Let us analyze the problems with Missy's scheduling approach:

  • Identify yourself, your place of business and your willingness to help up front. Missy does not identify herself, which as can be seen, ultimately wastes a lot of her time. Clients like to know to whom they are talking to and if they have reached the correct phone number.
  • Get to client's name and problem up front. If the client forgets or intentionally fails to provide his or her name, keep calm and cool, and don't throw an "attitude" back the other way. Missy did pretty well here but could have been a little less blunt. If a receptionist does recognize a voice, acknowledge it right away. This will even soothe an "old crank" like Maggie. But be careful. If you make an identity mistake prepare to pay.
  • You are in control of the appointment book. A growing percentage of clients are making scheduling demands on veterinarians that they would never dream of imposing on other medical professionals. In fact, veterinarians are so unique in society that many clients would pause before correctly identifying veterinarians as medical professionals. It is time for a real change. Our time and our patients deserve full professional recognition and respect. Therefore, receptionists need to schedule for the sake of patient care and the practice management first. Missy has made the classic mistake of assuming that since a time is available that putting a patient in a given time slot will be suitable.
  • Carte blanche: Missy has allowed both Mrs. Jamison and Mr. Goodson to dictate the terms of their appointments. Veterinary hospitals need to evaluate and block portions of the day for various events and stick to the plan. If Dr. Hamilton needs to see patients from 2 p.m. to 5 p.m., a client should be offered a specific time according to the management needs of the hospital. Even if a veterinarian has not one single client scheduled for an afternoon, the patient should be given a specific time to start framing the afternoon around. This allows time for the urgent call-ins that inevitably appear during the "red zone" (see sidebar, p. 24).
  • Mr. Nice Guy: Dr. Hamilton, a.k.a. the "Good Humor Man," wants to please everyone at once. He is of the school that doting and fawning score the maximum points in the game of veterinary medicine. This also allows him to spend the least amount of money in the Yellow Pages. He also keeps prices fairly low for good measure. He is a "good" veterinarian with a growing duodenal ulcer and a receding hairline. Joe is "just Joe" and usually lets people call him by his first name. He has allowed Missy to schedule according to the needs of his clients and works six days a week. He complains that in spite of being busy all the time he seems to get very little done during any given practice day. He stays late at night to do paperwork because the days are so chaotic.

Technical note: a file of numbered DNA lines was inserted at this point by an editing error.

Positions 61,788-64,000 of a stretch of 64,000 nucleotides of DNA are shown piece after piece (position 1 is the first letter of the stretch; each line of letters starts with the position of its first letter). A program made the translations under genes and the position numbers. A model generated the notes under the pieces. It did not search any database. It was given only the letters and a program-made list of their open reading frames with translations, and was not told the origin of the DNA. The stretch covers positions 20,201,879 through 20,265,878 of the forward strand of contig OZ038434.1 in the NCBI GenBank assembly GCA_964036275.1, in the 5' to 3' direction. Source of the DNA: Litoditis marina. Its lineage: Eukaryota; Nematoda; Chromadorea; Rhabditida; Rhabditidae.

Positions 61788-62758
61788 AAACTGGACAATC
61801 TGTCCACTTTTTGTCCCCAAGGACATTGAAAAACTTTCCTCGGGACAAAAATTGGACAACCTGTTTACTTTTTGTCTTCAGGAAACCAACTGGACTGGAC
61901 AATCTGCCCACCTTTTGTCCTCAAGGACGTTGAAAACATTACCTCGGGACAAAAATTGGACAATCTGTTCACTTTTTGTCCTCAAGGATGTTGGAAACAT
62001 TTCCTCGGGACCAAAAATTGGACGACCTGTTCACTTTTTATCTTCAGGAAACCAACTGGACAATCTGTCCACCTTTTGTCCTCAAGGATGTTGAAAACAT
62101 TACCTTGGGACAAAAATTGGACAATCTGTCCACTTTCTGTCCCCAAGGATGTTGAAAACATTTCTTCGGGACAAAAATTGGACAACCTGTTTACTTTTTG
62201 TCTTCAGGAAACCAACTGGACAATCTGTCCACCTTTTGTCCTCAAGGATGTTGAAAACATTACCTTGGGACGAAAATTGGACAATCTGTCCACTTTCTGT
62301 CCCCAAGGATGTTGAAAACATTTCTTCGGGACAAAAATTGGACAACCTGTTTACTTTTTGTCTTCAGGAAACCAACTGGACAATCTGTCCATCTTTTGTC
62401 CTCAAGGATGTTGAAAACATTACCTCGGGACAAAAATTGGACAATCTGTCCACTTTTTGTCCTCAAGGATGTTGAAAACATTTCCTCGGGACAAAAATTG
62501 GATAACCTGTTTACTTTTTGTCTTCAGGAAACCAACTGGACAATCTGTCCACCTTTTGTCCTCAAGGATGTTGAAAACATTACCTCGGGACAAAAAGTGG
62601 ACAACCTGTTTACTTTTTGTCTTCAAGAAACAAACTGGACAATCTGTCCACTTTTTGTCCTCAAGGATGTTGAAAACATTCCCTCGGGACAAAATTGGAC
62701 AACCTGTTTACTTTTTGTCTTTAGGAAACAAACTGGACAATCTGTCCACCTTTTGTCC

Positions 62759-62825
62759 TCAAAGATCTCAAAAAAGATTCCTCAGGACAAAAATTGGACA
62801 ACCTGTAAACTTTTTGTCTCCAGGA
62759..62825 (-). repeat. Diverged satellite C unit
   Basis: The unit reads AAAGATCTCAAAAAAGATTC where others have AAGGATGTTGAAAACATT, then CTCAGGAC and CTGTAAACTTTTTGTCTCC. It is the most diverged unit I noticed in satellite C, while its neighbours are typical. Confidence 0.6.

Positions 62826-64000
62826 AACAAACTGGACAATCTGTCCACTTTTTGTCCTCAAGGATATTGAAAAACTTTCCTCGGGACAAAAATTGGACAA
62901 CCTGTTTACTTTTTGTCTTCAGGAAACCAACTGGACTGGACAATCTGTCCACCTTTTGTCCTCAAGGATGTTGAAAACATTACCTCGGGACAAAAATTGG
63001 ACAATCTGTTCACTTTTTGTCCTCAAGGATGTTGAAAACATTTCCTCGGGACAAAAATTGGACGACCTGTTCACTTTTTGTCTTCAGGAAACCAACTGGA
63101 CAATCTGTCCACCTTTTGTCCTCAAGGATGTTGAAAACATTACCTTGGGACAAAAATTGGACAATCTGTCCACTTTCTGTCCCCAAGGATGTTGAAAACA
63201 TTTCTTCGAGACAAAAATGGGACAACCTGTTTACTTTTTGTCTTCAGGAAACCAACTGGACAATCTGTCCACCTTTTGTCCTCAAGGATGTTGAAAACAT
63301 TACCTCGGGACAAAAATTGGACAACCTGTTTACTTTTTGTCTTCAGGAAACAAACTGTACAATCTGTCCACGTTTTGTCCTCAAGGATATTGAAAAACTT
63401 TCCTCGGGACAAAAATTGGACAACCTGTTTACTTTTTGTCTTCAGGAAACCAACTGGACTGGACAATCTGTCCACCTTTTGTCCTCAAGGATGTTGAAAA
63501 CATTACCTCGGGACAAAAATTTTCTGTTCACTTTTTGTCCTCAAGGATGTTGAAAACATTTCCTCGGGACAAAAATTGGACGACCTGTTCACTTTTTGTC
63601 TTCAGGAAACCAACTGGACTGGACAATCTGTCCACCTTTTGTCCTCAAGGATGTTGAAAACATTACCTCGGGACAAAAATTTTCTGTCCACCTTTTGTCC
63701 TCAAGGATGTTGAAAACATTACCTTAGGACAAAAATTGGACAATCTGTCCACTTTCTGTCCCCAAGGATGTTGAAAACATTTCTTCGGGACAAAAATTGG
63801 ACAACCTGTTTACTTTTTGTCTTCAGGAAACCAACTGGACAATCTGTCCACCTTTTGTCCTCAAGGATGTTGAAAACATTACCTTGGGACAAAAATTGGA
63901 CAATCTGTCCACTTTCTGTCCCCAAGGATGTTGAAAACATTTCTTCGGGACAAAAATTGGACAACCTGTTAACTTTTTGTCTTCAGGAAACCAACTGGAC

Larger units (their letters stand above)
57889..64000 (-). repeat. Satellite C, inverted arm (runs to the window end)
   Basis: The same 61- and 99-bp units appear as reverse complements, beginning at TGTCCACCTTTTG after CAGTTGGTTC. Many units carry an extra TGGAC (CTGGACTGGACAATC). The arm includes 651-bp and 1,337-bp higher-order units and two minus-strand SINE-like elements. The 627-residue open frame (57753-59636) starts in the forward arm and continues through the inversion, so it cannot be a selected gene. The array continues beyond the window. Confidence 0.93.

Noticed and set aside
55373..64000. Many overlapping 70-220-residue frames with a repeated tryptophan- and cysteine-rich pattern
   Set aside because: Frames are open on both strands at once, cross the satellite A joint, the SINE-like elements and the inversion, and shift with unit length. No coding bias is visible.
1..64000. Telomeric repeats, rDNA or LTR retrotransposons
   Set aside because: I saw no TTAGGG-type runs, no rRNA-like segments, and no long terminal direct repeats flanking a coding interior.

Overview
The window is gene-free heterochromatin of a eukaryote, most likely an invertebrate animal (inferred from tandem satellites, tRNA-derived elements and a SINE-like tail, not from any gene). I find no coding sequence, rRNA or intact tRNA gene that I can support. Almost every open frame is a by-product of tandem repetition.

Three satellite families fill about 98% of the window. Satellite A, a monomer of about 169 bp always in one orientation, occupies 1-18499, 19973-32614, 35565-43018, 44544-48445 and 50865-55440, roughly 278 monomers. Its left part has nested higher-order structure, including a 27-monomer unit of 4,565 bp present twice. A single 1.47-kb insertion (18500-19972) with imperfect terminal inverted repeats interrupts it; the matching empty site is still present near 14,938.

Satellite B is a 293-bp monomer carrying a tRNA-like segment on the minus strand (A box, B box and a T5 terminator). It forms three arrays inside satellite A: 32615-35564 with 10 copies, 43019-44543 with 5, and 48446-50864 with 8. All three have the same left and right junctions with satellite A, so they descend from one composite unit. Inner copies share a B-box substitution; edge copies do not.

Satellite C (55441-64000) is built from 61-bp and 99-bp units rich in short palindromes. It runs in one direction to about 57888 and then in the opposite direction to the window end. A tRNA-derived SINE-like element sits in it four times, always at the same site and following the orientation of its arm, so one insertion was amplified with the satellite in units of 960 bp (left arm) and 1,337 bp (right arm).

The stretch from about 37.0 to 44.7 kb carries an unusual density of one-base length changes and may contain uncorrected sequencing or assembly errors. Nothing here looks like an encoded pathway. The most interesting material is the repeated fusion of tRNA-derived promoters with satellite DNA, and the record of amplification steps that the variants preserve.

SolutionDr. Hamilton needs to sit down with his staff and block his appointment schedule to best suit his needs and the needs of his patients. Unfortunately, Dr. Hamilton is of the "fly by the seat of your drawers" school and does absolutely no training at all.

A nationwide professional issue We suffer a bit from the "Dr. Nice Guy" image. Surveys nationwide always rank veterinarians up at the top of most admired and well-liked professionals. With that logic, I would suppose that the neighborhood "ice cream man" is also very well liked-primarily due to convenience and a short waiting line. And if convenience and a short waiting line have high priority for a medical office in the eyes of a client, it is no wonder that clients like their veterinarian. Unfortunately that does not usually equate to superior patient care. Ultimately, the patient matters more than our popularity as professionals. In the end, the respect we earn as professionals is a reflection of care for the patient. A lot of veterinarians seem to have self-esteem issues. It even can lead to scheduling errors like those at Dr. Hamilton's office. But as you can see what goes on in the front affects everything and everybody. In the end patient care suffers.

Training your staff to properly schedule a doctor's time is a balance between professionalism and compassion. Regardless of whether your practice has one doctor or 12, scheduling professional time properly and professionally is crucial to the success of the practice.